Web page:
Eric Lamaze's career took off in the early 1990s. He began competing at the Grand Prix (top-level) competition in 1992, and a year later he was named to the Canadian Equestrian Team.
Eric Lamaze, equestrian (b at Montreal, Que 17 Apr 1968). Eric Lamaze overcame a tumultuous childhood to become one of Canada's top show jumpers and the first winner of an Olympic gold medal in equestrian. Lamaze grew up in Montreal, in a troubled home under the care of his grandmother. At 15 he dropped out of school, choosing instead to work in the horse industry under top trainers such as Roger Deslauriers, George Morris, Jay Hayes and Hugh Graham. His natural talent as a rider was soon recognized, and with little financial backing he was able to work his way to the top of a sport often considered elitist.
Eric Lamaze's career took off in the early 1990s. He began competing at the Grand Prix (top-level) competition in 1992, and a year later he was named to the Canadian Equestrian Team. In 1994 he represented Canada at the World Equestrian Games, and finished second in the Canadian World Cup League standings. Though he continued to excel in the show ring, his success and reputation were short-lived: during the team trials leading up to the 1996 Olympics at Atlanta, Lamaze tested positive for drug use (cocaine) and was subsequently banned for 4 years. The suspension was ultimately reduced to 7 months following an appeal. Eric Lamaze earned a spot on the Canadian Olympic Team in 2000, but he was again removed from the team when he tested positive for banned substances (cold medication and diet pills, and later cocaine). This time the ban was for life, but it was ultimately overturned.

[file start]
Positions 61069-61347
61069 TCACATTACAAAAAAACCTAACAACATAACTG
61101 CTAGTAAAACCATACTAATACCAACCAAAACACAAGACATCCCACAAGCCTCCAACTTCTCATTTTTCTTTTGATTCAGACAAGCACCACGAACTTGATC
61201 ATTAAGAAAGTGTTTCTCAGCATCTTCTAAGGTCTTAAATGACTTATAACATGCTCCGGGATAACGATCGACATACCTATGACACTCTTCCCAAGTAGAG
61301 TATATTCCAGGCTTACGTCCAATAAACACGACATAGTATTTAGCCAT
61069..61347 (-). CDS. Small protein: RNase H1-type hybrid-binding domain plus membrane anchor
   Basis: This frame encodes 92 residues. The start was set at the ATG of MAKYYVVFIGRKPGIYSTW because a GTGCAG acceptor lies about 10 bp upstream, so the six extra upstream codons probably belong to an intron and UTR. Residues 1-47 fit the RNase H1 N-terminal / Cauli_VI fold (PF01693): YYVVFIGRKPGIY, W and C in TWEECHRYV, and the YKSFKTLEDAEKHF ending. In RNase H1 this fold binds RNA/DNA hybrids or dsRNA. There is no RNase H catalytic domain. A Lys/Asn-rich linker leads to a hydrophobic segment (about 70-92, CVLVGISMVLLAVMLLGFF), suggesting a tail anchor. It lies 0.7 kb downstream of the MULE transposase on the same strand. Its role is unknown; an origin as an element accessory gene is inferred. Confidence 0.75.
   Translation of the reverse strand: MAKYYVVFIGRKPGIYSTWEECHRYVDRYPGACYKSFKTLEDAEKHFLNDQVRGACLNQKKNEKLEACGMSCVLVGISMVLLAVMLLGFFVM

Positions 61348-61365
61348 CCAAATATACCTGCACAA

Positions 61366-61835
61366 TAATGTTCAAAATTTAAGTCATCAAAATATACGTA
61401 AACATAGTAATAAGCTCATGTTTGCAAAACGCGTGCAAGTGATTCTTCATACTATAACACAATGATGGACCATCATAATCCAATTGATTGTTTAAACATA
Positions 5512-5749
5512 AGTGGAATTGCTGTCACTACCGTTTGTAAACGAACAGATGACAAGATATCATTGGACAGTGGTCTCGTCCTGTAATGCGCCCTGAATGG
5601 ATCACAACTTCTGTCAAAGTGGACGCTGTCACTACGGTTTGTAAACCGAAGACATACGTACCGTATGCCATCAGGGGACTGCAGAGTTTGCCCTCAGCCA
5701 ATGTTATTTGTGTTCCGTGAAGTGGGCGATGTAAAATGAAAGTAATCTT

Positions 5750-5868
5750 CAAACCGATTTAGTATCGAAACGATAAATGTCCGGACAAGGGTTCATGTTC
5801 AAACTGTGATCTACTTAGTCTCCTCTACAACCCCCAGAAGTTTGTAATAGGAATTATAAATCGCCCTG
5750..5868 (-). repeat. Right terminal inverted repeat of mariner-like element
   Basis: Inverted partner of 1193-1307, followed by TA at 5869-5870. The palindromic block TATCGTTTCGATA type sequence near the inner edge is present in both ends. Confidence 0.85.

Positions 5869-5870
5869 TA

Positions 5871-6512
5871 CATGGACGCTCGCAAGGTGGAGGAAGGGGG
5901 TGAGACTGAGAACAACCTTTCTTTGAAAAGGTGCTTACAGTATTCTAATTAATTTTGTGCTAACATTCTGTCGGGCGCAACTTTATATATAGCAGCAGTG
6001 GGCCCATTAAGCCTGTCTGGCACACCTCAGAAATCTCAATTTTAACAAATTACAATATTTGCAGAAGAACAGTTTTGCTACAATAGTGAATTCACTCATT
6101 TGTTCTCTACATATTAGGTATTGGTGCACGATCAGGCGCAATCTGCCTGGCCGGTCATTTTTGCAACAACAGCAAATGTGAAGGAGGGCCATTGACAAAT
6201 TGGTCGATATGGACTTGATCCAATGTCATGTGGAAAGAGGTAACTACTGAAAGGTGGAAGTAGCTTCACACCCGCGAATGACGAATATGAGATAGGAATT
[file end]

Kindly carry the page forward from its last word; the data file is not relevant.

Eric Lamaze spent the next 7 years rebuilding his career and damaged reputation. As a horse trader and trainer, he built his Torrey Pines Stable in Schomberg, Ont, into a successful enterprise, and as a rider Lamaze continued to perform well, representing Canada in an additional three world championships (1998, 2002, and 2006). In 2007 Eric Lamaze won Canada's richest show jumping purse, the $1 million CN International at Spruce Meadows. That year he became the first Canadian rider in 20 years to be ranked in the top-10 in the world, and he became the first North American rider to win prize money in excess of $1 million in one year. For his efforts he was named Equine Canada's 2007 Equestrian of the Year.
Eric Lamaze's success in the show ring continued into 2008. During a successful summer he secured himself a spot on the Canadian Olympic Team, and leading up to the Bejing Olympics he was considered one of the top-3 riders in the world. Eric Lamaze made history when he and his mount Hickstead helped Canada's team of Ian Millar, Jill Henselwood and Mac Cone win silver, Canada's first equestrian medal since Michel Vaillancourt's silver medal in 1976. Later that week he won an individual gold medal in a jump-off against Sweden's Rolf-Goran Bengtsson, Canada's first-ever gold in the sport.
Lamaze and his team were less successful in the team event at the London Summer Olympics in 2012. With only three members (teammate Tiffany Foster's horse had been ruled unfit for medical reasons), Henselwood, Millar and Lamaze finished fifth and out of medal contention. In individual showjumping competition, Lamaze finished well out of the top three in 29th position.
Eloquent and often humble in the media, Eric Lamaze's riding style is described as aggressive and quick, a perfect match for the bold yet reliable jumper Hickstead. Though he has ridden many successful horses in his career, Lamaze credits Hickstead as the horse with whom he has had the greatest bond. Hickstead died unexpectedly of an aortic aneurysm in November 2011, and although badly shaken Lamaze found another horse in time to defend his Olympic title at London in 2012.